Homebase Mortgages

How Do Variable Rate Mortgages Work?

\"variableThere are many different kinds of Canadian mortgages on the market, and one of the most popular is a variable rate mortgage, also known as an ARM. ARMs, or adjustable rate mortgages, aren’t sitting at a fixed rate. They can go up and down throughout the life of your loan, and you could wind up with extraordinarily low interest rates or extraordinarily high interest rates (it’s usually the latter). It’s important to make sure that from the start you can get the right terms for your mortgage; this is why you want to talk to one of our Toronto mortgage brokers to get the best deal for you.

Always Adjusting

A variable rate mortgage is constantly adjusting throughout the year to make the most of the mortgage. This isn’t to make the most of it for you, but for the lender. Mortgage lenders only make money off of interest, and the interest needs to be at the maximum amount over the life of the loan to maximise the profit of the lender. There are Hybrid ARM loans that will remain fixed at the beginning of the term (for the first 10 years for example) but then they switch to an ARM that can go sky high. No one can predict the future and you can only hope that the prime interest rate remains low.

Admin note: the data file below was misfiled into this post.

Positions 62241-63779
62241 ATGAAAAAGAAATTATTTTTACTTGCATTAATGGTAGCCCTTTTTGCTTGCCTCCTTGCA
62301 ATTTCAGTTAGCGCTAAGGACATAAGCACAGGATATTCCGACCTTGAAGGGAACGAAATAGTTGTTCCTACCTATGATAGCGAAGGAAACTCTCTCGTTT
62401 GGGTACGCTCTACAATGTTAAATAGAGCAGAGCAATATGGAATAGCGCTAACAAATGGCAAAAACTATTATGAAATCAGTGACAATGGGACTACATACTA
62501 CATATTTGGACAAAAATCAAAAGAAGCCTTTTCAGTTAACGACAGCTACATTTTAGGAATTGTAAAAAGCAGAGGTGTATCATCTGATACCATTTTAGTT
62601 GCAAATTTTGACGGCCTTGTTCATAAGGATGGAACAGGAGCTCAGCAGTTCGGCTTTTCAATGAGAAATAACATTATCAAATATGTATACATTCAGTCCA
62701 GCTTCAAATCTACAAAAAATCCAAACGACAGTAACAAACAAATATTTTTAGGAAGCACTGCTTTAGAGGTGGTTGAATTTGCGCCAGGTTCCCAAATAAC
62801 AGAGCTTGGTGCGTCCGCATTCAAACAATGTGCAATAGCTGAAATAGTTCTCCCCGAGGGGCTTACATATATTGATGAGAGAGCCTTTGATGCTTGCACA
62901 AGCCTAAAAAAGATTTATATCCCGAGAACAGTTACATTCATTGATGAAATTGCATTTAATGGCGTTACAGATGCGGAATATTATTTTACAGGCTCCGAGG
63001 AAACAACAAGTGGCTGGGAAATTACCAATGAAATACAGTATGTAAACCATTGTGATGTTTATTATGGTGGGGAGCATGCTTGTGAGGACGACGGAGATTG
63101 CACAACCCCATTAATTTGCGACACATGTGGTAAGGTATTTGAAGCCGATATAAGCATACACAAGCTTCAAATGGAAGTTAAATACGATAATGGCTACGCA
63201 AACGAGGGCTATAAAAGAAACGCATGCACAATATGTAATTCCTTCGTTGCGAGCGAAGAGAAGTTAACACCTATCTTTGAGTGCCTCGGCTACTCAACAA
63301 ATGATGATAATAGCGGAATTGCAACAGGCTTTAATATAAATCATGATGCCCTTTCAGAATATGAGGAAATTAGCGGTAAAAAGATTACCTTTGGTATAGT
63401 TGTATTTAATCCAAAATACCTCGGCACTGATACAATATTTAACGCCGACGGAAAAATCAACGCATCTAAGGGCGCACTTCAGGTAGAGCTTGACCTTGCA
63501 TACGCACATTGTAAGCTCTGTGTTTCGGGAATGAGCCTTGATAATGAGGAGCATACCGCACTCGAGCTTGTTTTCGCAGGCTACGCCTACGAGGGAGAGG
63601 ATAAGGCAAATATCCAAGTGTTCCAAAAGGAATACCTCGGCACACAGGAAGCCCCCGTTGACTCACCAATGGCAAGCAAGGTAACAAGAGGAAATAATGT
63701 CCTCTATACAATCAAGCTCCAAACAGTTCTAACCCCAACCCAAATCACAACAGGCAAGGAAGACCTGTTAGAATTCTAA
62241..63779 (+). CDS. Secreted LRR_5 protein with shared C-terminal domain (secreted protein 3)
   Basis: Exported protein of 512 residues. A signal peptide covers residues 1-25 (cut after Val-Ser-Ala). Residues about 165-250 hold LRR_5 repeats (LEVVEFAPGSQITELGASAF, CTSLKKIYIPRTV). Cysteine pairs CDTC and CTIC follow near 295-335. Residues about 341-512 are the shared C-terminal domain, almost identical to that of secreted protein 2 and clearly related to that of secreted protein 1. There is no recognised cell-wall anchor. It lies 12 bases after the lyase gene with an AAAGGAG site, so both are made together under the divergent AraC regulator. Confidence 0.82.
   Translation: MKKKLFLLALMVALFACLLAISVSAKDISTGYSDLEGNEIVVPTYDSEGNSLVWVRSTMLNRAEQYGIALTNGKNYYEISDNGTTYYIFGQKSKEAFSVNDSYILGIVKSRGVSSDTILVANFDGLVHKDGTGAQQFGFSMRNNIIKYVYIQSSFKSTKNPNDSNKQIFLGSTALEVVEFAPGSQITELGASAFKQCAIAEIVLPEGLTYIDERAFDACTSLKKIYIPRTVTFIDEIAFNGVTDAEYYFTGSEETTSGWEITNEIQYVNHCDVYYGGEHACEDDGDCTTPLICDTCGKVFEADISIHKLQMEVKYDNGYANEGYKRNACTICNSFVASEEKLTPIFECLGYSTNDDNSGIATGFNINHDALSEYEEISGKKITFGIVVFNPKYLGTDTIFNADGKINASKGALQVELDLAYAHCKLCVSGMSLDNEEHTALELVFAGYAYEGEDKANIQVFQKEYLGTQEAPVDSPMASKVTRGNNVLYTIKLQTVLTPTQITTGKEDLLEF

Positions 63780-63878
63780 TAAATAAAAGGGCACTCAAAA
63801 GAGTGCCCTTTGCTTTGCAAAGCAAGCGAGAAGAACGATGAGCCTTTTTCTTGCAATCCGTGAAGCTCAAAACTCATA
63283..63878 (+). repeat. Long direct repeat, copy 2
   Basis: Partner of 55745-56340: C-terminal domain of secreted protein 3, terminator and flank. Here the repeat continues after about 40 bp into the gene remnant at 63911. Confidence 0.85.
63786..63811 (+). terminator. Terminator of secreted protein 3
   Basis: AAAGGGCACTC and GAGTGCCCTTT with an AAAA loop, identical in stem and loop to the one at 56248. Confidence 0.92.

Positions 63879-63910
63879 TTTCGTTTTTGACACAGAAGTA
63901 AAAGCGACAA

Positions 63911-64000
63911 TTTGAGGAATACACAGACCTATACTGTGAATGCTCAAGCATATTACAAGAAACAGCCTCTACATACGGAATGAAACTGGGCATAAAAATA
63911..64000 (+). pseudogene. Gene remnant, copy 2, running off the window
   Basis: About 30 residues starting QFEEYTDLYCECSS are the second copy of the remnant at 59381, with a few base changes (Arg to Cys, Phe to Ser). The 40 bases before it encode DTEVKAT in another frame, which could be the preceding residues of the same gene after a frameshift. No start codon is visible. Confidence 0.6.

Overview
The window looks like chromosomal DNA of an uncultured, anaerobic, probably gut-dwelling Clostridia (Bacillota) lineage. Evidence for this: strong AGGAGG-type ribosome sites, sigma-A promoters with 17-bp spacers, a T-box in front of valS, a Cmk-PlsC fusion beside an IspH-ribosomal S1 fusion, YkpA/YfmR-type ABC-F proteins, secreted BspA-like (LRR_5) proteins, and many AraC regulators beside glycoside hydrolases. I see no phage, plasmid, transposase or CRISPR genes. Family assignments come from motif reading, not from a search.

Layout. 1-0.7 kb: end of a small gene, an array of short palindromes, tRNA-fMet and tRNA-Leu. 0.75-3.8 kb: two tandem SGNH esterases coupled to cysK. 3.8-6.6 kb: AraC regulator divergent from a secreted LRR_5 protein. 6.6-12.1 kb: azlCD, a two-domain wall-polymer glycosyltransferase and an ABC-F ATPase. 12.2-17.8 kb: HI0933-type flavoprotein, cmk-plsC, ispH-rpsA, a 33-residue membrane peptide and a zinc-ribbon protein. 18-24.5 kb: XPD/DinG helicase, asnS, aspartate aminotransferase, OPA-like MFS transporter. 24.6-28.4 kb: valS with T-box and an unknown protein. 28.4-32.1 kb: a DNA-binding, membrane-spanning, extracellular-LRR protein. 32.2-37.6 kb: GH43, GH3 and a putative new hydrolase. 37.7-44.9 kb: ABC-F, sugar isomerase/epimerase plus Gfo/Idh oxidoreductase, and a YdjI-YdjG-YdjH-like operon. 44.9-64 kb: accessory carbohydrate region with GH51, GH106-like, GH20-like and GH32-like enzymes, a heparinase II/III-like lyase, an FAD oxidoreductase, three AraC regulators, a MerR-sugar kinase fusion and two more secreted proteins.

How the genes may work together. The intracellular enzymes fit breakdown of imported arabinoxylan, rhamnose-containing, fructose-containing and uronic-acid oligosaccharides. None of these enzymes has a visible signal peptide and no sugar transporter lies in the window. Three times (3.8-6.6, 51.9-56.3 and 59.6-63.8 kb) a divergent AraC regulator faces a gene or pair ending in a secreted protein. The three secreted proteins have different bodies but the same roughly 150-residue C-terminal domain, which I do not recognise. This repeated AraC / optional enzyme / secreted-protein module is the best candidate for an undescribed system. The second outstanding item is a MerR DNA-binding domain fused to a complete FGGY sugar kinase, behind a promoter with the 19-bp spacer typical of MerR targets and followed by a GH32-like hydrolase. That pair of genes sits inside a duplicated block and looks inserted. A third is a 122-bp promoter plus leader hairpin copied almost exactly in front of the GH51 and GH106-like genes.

How a Variable Rate Mortgage Affects You

If you have a variable rate mortgage, it can affect you positively or negatively; how it will work over the life of your loan will depend on the terms you were granted at the outset. This is why you need a knowledgeable expert on your side to make sure that the loan conditions are fair and equitable.

There is something known as an “annual cap” which will cap how much your interest rate can fluctuate up or down over the course of a year. The “lifetime cap” affects how much your interest rate can fluctuate up or down over a lifetime. Both of these can easily effect whether or not the loan will be favourable for your situation. The standard for an ARM or variable mortgage will be about 6%, but it can go lower and higher depending on what kind of credit score and income you have.

But when the annual interest rate swings up and down, you’ll notice it in your monthly payments. More of your payment will go towards principal (original amount borrowed) when it’s lower, and more will go towards interest when it’s higher (if you pay the minimum payment).

We’ll help you compare many different lenders to make sure that you’re getting the best terms possible. We’ll help you figure out what your monthly costs will be for your mortgage and what you can expect to pay over the life of the loan, not just the number you’re borrowing. We’ll help you see the whole picture before you borrow, so you can get through the process with zero surprises. If you’d like to learn more, speak with one of our Toronto mortgage brokers today!

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